in reply to DateTime throwing an error

Whenever I heard 'x stopped working', my first reaction is, 'OK -- what changed?'

Typically, software works one way only. When you change something, a different result is possible. Therefore, you must have changed something (or you're on a shared host, and someone installed, removed or changed one of the modules).

All we know so far is that when you run your script you get some sort of a compile error. Where?

Compilation failed in require at line 8.
Oh. OK, so what's on line 8? You haven't shown us. That early in the file, it might be a module's use statement. If that were the case, I'd try to just compile the module from that line, and see if that works.

Let us know what happens!

Alex / talexb / Toronto

Thanks PJ. We owe you so much. Groklaw -- RIP -- 2003 to 2013.

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Re^2: DateTime throwing an error
by nachtmsk (Acolyte) on Apr 16, 2021 at 03:12 UTC
    Hi Alex,

    Thanks for the reply. Your right, something had to have changed. But it wasn't the script. After I made the post I looked at the errors more carefully; in particular the error with the most information.

    Unrecognized character \x0E; marked by <-- HERE after warnings;<-- HERE near column 14 at /usr/local/share/perl/5.28.1/Role/Tiny/ line 4.

    I opened file at the end of that path "". Then I looked at line 4. Sure enough there was some odd control character there. In fact there were odd control characters peppered through the file. But the strange this is the timestamp on the file was from 2019. So it was the original timestamp of the installed file (my script was made in 2021). Fortunately, I have a copy of this same file ( on another Linux box I have that was built at the same time. I checked that file and it had no control characters. I swapped it out with the (corrupted) one. Then ran my script - and it was fine. No more errors.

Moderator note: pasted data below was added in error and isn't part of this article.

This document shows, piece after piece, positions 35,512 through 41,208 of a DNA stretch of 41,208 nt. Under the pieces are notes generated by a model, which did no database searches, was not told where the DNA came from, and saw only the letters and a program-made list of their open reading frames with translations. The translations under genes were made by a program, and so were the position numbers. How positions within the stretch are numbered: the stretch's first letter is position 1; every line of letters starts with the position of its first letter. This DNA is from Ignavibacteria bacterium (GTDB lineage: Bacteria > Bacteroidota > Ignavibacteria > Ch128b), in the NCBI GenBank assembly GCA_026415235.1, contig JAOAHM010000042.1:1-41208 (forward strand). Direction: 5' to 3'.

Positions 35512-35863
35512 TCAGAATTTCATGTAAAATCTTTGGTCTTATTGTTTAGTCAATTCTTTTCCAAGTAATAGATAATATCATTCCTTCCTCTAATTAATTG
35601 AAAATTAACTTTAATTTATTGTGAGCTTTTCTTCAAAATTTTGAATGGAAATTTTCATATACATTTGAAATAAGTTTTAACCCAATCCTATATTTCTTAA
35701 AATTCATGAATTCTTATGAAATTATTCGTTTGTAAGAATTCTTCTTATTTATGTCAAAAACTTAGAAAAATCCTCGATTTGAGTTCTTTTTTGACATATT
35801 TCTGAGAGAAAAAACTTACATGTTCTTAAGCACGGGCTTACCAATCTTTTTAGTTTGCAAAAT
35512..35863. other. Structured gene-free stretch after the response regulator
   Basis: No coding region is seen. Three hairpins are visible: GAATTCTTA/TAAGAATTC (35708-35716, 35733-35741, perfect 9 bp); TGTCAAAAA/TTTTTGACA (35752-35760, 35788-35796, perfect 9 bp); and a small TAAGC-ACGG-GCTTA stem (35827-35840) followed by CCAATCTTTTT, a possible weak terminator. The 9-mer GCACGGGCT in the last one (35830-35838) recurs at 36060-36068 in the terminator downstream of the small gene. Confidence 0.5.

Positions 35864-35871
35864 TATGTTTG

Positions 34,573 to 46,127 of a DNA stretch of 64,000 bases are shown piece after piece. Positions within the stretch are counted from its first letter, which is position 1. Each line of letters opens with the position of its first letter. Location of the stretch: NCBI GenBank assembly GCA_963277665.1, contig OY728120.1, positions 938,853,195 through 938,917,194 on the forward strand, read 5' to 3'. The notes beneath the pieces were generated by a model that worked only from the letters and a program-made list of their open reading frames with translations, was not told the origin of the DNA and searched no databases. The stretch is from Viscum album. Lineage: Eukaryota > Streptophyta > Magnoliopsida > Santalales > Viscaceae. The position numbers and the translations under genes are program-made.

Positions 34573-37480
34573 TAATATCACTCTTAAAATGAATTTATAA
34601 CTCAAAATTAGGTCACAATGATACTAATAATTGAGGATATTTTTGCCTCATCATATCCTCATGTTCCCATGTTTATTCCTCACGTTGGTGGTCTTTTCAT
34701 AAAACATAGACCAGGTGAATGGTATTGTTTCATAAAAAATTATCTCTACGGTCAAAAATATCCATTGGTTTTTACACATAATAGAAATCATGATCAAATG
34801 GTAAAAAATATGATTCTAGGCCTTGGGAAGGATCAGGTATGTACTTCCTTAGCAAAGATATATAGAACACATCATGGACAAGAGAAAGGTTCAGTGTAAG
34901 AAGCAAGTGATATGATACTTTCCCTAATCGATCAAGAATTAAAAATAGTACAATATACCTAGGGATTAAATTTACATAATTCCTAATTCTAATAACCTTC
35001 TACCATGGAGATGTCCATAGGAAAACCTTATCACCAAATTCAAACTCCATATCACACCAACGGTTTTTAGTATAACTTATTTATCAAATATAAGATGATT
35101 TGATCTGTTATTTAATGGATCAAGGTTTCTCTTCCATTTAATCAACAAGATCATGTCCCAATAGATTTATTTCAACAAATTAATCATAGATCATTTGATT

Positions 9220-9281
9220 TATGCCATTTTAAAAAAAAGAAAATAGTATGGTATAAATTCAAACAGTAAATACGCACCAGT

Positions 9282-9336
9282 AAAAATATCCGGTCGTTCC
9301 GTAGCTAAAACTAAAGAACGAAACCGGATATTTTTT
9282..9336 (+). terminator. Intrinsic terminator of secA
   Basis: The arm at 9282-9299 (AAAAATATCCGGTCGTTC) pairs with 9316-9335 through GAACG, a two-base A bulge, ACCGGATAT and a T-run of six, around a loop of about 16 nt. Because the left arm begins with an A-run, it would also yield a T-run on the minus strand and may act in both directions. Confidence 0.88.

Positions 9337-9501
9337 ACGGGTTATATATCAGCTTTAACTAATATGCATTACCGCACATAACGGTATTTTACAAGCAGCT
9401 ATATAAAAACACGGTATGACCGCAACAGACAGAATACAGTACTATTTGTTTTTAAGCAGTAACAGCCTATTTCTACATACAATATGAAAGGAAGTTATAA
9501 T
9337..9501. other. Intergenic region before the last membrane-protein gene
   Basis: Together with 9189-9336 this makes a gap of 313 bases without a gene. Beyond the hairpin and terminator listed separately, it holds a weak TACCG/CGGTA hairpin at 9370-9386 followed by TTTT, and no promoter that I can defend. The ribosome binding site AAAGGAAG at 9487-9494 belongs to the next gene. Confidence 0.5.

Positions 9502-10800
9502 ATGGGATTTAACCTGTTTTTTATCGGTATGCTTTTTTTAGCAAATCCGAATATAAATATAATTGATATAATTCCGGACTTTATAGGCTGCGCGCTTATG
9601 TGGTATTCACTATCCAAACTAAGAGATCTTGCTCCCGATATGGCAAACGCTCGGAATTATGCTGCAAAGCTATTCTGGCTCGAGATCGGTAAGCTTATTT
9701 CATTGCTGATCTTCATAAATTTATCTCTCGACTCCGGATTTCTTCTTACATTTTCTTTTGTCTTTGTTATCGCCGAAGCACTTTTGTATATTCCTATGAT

My problem is solved but what I don't understand is how the file got corrupt (maybe a power surge or power outage?). But what I really don't understand is how that file from 2019 ( was changed but the filetimestamp didn't change. Maybe a corruption doesn't always trigger a timestamp update?

    Thanks again for the reply. I was going to write that I had it solved just as I saw your post.


      what I don't understand is how the file got corrupt

      Time for a filesystem check (fsck) and a check of the disks (smartctl). If a RAID is involved, also check the RAID for errors (cat /proc/mdstat for a Linux SW RAID).


      Today I will gladly share my knowledge and experience, for there are no sweeter words than "I told you so". ;-)
        Yeah, will do.

        I should have mentioned: this is part of a security application I wrote to run on a series of Raspberry Pi's. They each take a picture in a certain area and move it over to the main Pi which processes the images into a DB and finally into a simple web page which this Pi hosts.

        The "hard drive" of this Pi is actually a micro SD card. So no Raid or anything fancy.

      > I don't understand is how the file got corrupt (maybe a power surge or power outage?)

      Sounds like it was purposefully edited somehow. Or some well aimed sun spots. Let's go with that :)